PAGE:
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Development of An Automated Routine for Finding the Precise Location of Scintillators Elements and Their Emission Spectrum in a Multi-Point Scintillation Detector

B Lessard1,2*, F Larose1,2, F Berthiaume1,2,3, S Lambert-girard1,2,3, F Therriault-Proulx3, L Archambault1,2, (1) Departement de physique, genie physique et optique, et Centre de recherche sur le cancer, Universite Laval, Quebec, CA, (2) CHU de Quebec - Universite Laval et CRCHU de Quebec, Quebec, CA, (3) Medscint inc., Quebec, CA


(Sunday, 7/12/2020)   [Eastern Time (GMT-4)]

Room: AAPM ePoster Library

Purpose: The goal of this study is to develop an approach allowing for calibration of multi-point scintillation detector (mPSD) using only the photon beam from a linear accelerator such that it doesn’t depend on the availability of other irradiation modalities (e.g. orthovoltage irradiators). This study also aims at determining an experimental method to validate the spatial position of the different scintillators within the mPSD.

Methods: A 3-point mPSD was built with scintillators of 1 mm spaced by 10 mm from each other. Spectra were acquired using the new commercially available HYPERSCINT scintillation dosimetry research platform. An automated translation module was developed to allow scanning of the detector while running the linear accelerator. A lead collimator of 5-mm diameter was used to better confine the radiation to the scintillating elements. Once the position of the scintillators elements were found, they were irradiated with and without the collimator (i.e. using only the linac jaws) for comparison. Emission spectra of each scintillator were also acquired using a kilovoltage irradiator photon beam and served as gold standard.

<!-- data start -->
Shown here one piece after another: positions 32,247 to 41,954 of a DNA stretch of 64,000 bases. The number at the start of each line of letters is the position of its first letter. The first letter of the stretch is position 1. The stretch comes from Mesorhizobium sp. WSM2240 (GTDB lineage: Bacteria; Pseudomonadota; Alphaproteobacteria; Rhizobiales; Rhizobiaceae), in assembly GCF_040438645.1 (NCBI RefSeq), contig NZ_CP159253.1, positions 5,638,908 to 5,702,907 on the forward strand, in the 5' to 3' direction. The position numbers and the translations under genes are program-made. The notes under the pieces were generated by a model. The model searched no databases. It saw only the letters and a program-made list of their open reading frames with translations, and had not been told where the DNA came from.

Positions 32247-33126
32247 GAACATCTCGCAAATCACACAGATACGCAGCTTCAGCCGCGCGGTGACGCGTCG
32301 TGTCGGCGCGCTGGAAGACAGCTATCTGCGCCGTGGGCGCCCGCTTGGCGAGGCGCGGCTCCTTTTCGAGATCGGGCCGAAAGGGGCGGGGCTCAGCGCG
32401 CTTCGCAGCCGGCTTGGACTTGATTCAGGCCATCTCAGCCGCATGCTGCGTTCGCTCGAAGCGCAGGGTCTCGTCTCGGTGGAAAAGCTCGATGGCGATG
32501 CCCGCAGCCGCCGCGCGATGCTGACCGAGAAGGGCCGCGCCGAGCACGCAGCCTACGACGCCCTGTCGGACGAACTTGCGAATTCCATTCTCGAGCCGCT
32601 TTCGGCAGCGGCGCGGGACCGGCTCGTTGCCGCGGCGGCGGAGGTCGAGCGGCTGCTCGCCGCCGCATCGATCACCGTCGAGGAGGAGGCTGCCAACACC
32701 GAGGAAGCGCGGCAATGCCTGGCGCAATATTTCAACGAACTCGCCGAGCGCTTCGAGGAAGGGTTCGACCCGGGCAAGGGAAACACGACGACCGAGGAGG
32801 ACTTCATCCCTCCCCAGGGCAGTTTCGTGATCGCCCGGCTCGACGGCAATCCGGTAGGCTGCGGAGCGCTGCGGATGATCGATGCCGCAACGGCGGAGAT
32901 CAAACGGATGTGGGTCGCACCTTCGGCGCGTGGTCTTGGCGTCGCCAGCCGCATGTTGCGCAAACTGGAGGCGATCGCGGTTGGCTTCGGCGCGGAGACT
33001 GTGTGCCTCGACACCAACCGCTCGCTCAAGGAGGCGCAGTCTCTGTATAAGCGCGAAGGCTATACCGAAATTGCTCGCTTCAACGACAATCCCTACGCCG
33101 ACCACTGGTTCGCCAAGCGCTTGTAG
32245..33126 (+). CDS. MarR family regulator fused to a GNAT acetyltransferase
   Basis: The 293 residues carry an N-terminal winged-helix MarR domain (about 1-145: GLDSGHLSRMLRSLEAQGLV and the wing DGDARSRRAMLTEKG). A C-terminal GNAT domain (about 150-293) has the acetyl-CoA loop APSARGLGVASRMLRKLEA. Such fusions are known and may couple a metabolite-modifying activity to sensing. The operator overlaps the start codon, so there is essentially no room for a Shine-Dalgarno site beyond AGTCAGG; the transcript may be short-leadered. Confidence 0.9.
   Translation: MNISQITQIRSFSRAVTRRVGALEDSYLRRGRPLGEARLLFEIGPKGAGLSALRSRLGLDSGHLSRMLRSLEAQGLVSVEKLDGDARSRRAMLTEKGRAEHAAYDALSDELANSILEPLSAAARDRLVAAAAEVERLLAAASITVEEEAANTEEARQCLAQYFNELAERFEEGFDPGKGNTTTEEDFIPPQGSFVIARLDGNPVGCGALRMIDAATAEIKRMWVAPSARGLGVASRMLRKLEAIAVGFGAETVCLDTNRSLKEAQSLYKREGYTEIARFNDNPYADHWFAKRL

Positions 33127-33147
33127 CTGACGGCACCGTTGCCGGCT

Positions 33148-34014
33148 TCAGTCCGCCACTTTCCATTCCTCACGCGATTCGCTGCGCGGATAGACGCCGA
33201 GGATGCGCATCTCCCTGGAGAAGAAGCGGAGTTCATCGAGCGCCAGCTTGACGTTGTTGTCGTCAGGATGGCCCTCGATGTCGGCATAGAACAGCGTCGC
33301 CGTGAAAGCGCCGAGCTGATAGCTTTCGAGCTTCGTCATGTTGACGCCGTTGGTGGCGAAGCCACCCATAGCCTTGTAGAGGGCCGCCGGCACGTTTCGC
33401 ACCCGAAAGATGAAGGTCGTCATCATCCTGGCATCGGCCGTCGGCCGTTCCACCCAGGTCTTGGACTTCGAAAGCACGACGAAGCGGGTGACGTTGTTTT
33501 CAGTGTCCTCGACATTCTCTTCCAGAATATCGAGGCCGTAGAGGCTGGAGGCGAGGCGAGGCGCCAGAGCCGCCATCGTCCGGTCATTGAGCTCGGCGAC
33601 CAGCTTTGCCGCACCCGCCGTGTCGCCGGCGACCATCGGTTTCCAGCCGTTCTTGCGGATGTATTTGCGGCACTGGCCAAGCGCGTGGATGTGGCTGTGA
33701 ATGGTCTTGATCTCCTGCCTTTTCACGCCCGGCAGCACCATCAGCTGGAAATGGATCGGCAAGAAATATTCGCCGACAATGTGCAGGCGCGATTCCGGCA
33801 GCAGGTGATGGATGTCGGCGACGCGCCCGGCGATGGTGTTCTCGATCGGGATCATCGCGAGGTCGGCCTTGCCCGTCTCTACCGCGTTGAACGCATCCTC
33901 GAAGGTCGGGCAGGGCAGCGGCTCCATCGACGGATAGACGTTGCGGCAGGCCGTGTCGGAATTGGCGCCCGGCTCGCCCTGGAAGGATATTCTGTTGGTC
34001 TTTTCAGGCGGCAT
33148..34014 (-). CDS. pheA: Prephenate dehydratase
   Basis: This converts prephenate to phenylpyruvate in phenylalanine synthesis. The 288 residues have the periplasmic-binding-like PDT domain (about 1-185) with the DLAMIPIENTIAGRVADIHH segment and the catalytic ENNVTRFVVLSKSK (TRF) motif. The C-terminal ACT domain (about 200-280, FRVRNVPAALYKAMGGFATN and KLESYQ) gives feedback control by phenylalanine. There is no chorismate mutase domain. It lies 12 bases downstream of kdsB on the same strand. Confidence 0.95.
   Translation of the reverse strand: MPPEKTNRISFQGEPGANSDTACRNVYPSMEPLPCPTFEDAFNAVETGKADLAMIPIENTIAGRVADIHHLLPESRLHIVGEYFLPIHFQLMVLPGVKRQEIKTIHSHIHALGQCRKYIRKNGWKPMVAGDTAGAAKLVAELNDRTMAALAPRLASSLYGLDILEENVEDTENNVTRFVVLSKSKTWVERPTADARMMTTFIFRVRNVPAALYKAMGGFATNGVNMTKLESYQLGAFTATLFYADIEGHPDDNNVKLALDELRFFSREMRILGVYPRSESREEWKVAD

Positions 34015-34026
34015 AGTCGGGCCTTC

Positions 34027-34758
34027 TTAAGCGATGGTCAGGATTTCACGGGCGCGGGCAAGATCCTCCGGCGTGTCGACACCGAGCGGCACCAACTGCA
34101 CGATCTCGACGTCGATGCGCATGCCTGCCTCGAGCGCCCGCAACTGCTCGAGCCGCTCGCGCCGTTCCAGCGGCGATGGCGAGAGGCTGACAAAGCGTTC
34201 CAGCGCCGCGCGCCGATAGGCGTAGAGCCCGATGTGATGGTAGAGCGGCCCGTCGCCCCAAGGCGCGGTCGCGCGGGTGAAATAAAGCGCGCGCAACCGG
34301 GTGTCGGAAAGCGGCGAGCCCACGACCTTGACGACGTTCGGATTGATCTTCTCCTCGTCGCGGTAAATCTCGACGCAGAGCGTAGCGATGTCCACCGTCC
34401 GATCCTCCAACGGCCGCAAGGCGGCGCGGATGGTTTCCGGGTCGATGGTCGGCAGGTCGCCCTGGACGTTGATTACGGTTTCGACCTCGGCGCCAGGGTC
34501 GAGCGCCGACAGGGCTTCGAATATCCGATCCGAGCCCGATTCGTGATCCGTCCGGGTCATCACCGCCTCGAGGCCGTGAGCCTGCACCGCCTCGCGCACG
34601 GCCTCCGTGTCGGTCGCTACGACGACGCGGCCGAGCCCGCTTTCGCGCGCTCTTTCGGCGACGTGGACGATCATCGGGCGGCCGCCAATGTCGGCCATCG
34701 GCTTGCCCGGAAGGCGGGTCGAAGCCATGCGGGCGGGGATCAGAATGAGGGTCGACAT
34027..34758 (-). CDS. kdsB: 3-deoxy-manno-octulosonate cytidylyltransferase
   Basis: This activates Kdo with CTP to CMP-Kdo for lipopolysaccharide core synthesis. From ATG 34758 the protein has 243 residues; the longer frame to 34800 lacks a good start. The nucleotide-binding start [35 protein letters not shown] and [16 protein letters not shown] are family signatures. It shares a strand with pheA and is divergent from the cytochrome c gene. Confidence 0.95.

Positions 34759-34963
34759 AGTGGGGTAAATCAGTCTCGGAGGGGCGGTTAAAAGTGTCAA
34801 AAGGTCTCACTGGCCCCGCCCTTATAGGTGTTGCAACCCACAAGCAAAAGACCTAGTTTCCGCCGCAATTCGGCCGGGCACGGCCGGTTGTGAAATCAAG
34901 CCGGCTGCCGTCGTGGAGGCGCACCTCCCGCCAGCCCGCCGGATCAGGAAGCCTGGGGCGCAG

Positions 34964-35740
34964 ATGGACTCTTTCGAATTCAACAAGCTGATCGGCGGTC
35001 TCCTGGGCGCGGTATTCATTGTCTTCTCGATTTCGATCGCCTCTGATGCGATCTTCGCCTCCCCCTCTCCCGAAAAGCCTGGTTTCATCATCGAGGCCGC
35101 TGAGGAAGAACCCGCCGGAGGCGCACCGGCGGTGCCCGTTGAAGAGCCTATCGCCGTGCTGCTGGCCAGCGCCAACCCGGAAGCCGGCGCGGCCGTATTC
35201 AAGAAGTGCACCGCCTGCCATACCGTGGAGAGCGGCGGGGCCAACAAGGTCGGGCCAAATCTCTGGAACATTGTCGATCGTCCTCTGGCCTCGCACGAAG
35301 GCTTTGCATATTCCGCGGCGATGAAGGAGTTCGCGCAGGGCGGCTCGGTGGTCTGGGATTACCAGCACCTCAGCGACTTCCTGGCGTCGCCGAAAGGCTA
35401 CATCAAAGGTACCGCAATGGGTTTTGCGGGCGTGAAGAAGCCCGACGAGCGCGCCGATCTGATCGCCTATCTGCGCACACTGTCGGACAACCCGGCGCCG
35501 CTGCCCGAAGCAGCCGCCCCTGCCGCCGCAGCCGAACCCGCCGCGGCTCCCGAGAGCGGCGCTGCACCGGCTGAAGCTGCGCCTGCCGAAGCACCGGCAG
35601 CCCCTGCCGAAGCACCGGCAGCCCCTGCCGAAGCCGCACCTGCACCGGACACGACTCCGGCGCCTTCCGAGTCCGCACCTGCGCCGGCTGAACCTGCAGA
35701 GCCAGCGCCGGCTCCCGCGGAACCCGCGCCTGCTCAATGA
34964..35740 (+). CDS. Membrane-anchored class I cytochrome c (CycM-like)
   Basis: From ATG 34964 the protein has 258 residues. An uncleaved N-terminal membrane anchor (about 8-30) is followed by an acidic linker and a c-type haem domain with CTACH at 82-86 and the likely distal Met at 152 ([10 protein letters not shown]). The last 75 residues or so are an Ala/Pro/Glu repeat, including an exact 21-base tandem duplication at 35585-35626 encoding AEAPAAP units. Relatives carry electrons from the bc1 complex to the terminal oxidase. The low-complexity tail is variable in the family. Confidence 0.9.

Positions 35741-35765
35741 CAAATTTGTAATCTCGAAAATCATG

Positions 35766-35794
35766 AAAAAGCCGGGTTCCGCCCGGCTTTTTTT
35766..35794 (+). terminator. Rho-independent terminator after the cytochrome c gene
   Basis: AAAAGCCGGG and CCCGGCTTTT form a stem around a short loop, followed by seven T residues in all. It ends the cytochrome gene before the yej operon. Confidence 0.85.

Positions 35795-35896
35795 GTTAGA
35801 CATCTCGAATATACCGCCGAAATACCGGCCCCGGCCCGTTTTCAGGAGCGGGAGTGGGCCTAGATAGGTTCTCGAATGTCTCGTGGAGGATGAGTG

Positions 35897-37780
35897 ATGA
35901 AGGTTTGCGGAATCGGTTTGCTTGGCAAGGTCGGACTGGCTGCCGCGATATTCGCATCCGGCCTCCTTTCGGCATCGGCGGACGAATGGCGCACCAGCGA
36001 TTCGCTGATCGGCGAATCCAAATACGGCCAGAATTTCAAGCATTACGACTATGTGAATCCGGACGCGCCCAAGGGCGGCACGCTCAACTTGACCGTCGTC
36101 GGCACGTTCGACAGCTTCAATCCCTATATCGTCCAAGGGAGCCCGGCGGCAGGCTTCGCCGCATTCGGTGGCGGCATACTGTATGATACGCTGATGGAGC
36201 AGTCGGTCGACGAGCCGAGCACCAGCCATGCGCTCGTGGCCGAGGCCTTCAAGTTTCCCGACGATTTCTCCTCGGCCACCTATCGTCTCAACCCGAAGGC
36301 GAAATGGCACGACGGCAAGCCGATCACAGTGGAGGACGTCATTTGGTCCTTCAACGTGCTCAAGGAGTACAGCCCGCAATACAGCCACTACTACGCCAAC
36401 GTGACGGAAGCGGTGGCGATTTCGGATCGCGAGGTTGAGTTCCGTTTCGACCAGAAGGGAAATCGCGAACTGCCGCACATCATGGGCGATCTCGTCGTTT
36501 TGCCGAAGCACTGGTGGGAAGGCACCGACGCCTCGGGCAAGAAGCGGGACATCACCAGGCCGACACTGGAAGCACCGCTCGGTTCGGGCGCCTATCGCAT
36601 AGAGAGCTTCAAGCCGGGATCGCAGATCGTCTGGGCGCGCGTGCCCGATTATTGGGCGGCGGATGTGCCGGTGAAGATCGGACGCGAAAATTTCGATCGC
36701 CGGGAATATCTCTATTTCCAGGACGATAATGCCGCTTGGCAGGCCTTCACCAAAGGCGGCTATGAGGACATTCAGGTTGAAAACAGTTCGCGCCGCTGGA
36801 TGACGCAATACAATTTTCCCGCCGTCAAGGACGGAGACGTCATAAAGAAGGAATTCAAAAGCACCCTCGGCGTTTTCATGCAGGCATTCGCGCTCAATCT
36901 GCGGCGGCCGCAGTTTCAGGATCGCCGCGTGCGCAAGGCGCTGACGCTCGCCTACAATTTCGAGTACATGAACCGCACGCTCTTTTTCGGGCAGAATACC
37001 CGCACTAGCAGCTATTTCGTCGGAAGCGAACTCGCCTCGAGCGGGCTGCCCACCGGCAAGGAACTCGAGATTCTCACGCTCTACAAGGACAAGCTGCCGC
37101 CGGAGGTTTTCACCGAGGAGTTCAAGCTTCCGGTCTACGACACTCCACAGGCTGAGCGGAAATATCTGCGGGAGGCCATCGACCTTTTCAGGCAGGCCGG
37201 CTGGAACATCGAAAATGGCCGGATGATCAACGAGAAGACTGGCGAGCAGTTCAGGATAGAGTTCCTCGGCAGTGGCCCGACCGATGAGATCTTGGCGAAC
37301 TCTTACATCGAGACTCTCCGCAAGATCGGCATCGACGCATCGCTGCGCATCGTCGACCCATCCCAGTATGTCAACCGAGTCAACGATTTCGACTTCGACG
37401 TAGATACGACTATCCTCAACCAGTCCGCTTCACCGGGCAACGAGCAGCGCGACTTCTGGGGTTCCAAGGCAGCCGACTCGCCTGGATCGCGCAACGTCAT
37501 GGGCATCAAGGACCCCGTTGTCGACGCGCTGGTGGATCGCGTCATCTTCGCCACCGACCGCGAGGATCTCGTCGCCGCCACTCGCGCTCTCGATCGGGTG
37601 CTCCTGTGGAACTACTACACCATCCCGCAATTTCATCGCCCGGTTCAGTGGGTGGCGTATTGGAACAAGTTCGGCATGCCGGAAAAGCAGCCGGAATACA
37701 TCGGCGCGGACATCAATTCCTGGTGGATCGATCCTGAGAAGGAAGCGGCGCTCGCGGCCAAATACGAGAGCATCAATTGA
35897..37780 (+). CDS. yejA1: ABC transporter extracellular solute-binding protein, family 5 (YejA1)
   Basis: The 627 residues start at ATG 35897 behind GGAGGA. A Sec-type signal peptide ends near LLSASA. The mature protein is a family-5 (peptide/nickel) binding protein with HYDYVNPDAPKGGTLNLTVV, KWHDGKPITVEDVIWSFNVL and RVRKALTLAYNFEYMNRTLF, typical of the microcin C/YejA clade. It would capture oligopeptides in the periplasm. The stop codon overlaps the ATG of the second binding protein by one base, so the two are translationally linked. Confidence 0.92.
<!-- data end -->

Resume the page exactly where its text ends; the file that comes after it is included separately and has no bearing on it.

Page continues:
Results: Calculated relative positions of the scintillators were 0.5 mm and 0.7 mm from the expected ones. The lead collimator significantly improved the capability of obtaining scintillation spectra similar to the expected ones (RMS error improving by a factor of at least 2). The remaining difference was shown to be due to the presence of Cherenkov light in the signal and further techniques are being investigated.

Conclusion: The proposed approach helped towards the goal of calibrating the mPSD using only a linear accelerator. Furthermore, the method is efficient: it automates a long and tedious process, avoids risks of mis-positioning the mPSD, and allows for extraction of high quality spectra, which is essential for accurate dose measurements with mPSDs.


Calibration, Quality Assurance, Radiation Dosimetry


TH- Radiation Dose Measurement Devices: scintillators

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